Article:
I wrote an article on this blog some time ago about the fatal accident that happened to Binns Bancroft at Haworth Station in 1882, when he was killed by a coal train at Haworth Station.
Was this the end of Binns Bancroft?....maybe not!
Haworth Station is part of the “Keighley and Worth Valley” line, a private steam railway organisation run by volunteer railway enthusiasts. Many of the volunteers come some distance to help and therefore stay overnight, sleeping in a spare coach in the goods yard. One summer night a volunteer decided to have a walk round the yard before turning in. The night was warm and almost windless and the yard was full of various station equipment and paraphernalia in every corner leaving shadows everywhere. As he wandered around, his eyes were drawn to something moving in a corner of the yard. Puzzled, he went forward to approach the area and saw the hazy shape of an old wizened man holding a long pole. The figure seemed solid enough, but the haze made if difficult to make out all the features. He froze to the spot, fascinated by the scene, as the area where the man stood seemed to show other features, with a background from a different period in time. The figure was moving about waving the long pole and gesturing to him to come closer, so he started to move nearer to get a better look, but as he approached the figure, it seemed to melt away. He wasn’t frightened, but more baffled and had a less than comfortable nights sleep, not able to get out of his mind the scene he had witness that night.
The next day, after telling his mates about the previous night’s mystery, a good laugh was had by all, but he could not find a logical explanation for the events and still could not get the matter out of his mind. A few days later he found himself working with an old-hand who’s father had worked for British Rail many years before, and when he recalled the sight he had witnessed the other evening, he was told: ‘Oh…that'll be old Binns Bancroft you saw….he sometimes appears, and has a look around!’ When he queried whether this was some sort of a joke the old-hand shook his head and said ‘Oh no…Binns Bancroft thinks he still works in the yard!’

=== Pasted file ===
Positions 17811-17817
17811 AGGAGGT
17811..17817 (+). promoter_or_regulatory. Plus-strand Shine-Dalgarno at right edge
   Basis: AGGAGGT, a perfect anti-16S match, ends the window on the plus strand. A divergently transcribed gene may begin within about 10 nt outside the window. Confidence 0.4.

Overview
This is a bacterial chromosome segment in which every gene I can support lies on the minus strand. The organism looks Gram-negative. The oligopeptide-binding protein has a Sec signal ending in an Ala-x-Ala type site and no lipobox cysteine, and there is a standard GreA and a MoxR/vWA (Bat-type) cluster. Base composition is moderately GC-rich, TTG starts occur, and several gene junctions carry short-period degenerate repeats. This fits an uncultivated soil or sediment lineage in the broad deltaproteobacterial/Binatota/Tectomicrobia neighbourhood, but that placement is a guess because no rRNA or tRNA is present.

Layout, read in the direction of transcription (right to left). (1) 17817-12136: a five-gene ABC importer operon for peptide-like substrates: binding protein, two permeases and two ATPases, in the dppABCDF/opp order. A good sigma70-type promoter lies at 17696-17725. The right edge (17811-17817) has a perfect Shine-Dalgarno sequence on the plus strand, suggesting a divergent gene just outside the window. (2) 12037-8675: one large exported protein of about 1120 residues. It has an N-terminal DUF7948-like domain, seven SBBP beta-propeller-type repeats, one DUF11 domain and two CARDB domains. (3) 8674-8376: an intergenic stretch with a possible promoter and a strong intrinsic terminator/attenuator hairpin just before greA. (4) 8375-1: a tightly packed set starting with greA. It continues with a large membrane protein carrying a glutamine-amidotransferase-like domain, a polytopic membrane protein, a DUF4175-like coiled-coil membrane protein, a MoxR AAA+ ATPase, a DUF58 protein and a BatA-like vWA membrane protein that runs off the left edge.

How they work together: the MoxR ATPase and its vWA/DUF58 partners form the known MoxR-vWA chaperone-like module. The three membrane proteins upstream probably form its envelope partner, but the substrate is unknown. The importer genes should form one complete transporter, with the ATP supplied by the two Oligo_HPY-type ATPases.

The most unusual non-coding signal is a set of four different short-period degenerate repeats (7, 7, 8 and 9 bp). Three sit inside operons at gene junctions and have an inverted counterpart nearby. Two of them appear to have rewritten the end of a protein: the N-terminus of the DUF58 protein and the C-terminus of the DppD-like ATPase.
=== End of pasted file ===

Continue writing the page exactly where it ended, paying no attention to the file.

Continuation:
The old-hand then told the story of how Binns Bancroft was a coal merchant in Haworth, in the 1880’s. His premises were located in the goods yard across the road from the railway station so he didn’t have far to go to pick up his coal supply. When the coal was shunted into the yard Binns was always there to help, with his shunting pole in his hand, and when the wagons had discharged their load, Binns would drive his horse and cart into the yard and load up for his local deliveries. He liked to be in the yard when the coal arrived, and would always try and direct operations for shunting the wagons, shouting and bawling instructions to the engine driver and guard. They always regarded him as a damn nuisance, who did nothing but get in the way and caused many anxious moments for them as he darted in and out between the wagons. They feared for his safety, but he was always there, waving his pole, and they could do nothing to keep him away from the station.Then one winter’s day in 1882 Binns was supervising operations at the station as usual, as the coal wagons were shunted into Haworth goods yard. He was waving his pole and bellowing instructions as usual to the guard who was trying to understand his shouts in the high wind. Binns was a little hard of hearing, so his replies to the guard and driver were also difficult to comprehend, so it was not surprising that disaster was about to strike. Binns was moving in and around the wagons when, failing to heed the warning shouts or maybe because he did not hear them, he was caught between two coal wagons and had the life crushed out of him.
|Haworth Goods Yard & Shed|
To this day, many more people swear that they have seen the ghost of Binns Bancroft, and heard his footsteps.
Others talk about unexplained 'happenings' at night in and around the goods yard and shed.
For the full story about the accident and subsequent inquest, please look at my earlier article entitled:
"Accident at Haworth Station - 1882"
|Haworth Station in the 1880's|